Wasted time. Wasted money. No one likes waste–the mere mention of the word evokes the feeling of regret. But across the world we do it every day. Often times, as individuals, we waste because we cannot find an alternative. But for small businesses today, much time and money is wasted by ignoring the obvious, glaring alternative of transitioning to a paperless workplace.
According to the U.S. Environmental Protection Agency, paper and paperboard products accounted for roughly 69 million tons (or 27 percent) of the U.S. municipal waste stream in 2012–nearly twice the amount of the next most wasted material, food. On average, each U.S. citizen is responsible for 1.2 lbs. of paper waste per day. And while recycling efforts have helped to mitigate paper waste, the best approach to reducing waste is to avoid generating it in the first place.
The Information Age has ushered in new possibilities for conservation. In the vast majority of cases–especially with the broad adoption of e-signatures and cloud drives–paper documents are not necessary. Yet, too many businesses have been slow in transitioning to a paperless workplace.
Small and medium-sized businesses in the U.S. employ around 56.1 million people. Imagine if these businesses fully embraced a paperless work environment. Yes, this would sharply reduce waste by businesses, but more importantly it would influence how employees think about paper use outside the office.
Do I really need the newspaper delivered?
Do I need to receive a paper bill?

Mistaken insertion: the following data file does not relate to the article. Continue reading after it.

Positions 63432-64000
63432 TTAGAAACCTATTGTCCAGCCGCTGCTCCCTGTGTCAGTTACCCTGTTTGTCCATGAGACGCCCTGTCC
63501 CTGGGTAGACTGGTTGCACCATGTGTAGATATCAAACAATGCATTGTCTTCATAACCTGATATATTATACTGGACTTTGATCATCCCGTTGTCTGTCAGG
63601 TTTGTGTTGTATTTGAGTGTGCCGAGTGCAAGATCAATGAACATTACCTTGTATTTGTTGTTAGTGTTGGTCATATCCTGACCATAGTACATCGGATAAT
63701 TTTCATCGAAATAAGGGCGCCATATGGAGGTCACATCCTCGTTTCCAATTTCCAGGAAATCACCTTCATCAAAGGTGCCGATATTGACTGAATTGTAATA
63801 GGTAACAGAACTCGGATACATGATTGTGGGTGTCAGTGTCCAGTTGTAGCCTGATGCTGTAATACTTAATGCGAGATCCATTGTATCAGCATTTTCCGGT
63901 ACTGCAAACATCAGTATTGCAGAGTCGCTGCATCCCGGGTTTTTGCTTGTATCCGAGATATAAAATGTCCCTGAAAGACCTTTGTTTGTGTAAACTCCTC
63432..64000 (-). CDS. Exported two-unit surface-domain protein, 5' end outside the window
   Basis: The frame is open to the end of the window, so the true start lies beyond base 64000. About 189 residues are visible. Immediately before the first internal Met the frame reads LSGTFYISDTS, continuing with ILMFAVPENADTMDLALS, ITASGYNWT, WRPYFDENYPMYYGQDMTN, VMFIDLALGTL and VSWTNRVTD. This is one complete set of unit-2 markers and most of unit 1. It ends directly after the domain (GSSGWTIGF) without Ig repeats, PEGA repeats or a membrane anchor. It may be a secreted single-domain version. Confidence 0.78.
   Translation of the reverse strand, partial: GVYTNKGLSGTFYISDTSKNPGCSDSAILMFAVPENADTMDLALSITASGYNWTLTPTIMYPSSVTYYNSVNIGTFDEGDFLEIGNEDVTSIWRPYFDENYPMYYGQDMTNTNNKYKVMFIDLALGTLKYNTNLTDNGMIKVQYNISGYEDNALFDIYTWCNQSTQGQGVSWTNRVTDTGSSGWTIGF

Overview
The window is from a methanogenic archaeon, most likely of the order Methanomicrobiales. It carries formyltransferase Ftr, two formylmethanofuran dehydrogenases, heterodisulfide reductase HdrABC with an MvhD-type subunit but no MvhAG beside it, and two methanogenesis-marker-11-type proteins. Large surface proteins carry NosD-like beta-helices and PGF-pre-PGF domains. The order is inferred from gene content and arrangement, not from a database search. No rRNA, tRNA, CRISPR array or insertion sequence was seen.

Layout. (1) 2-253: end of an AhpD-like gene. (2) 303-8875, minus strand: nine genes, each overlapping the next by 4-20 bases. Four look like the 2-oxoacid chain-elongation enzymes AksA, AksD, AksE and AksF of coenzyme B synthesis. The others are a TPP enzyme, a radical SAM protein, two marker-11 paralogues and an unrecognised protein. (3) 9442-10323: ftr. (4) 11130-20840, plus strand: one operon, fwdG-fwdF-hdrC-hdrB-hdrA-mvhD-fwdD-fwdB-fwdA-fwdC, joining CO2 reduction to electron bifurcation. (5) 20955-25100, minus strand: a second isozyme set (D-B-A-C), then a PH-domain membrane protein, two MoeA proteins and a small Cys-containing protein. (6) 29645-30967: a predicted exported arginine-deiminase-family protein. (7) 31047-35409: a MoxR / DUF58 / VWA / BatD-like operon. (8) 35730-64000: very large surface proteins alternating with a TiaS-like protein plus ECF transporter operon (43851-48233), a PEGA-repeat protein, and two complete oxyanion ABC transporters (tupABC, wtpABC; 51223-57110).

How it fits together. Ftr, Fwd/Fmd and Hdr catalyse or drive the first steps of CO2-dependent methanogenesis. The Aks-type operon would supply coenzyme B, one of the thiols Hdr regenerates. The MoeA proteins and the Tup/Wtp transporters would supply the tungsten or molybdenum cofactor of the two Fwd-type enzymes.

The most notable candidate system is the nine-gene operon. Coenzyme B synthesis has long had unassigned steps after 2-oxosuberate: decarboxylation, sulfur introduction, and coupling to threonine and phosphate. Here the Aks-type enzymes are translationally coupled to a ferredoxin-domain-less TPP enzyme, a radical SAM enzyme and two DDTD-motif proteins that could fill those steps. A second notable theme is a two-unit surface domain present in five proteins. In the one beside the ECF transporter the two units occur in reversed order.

Do I have to print this off?
Where else can I save paper?
An environmentally responsible employer brand is one benefit of moving to a paperless work environment, but there are cost savings to be realized with the transition as well. Paperless solutions not only remove the need to use paper for common tasks and processes, many times they automate those same processes as well. So in addition to the savings associated with not buying paper and print cartridges, a business can return higher profits through increased process efficiency.
A Culture of Conservation
Your business can take the first step in becoming a paperless workplace by first creating a culture of conservation. Here are a few ideas on how to use less paper in your office:
- Purchase printer and copier units that can print on both sides of a sheet of paper.
- Set all computers and copiers to default to double-sided printing.
- Use email instead of paper or faxes.
- Don’t print email messages.
- Work on drafts electronically, using “edit” and “comment” features.
- Choose reusable cups, plates, and utensils instead of disposable paper and plastic items for your office break room.
- Use paper towels made with post-consumer recycled material or use cloth napkins.
- Choose reusable lunch bags or coolers.
To make the full leap to a paperless workplace, you’ll need to explore how new technologies can further remove your reliance on paper. From communications and marketing to document storage and employee management, virtually every aspect of your business can be enhanced by investing in technology. And the best part? Many of these technologies are very affordable… and sometimes even free.
So stop wasting time and money, transform your business into a paperless workplace. You have nothing to lose–except paper…lots of expensive paper.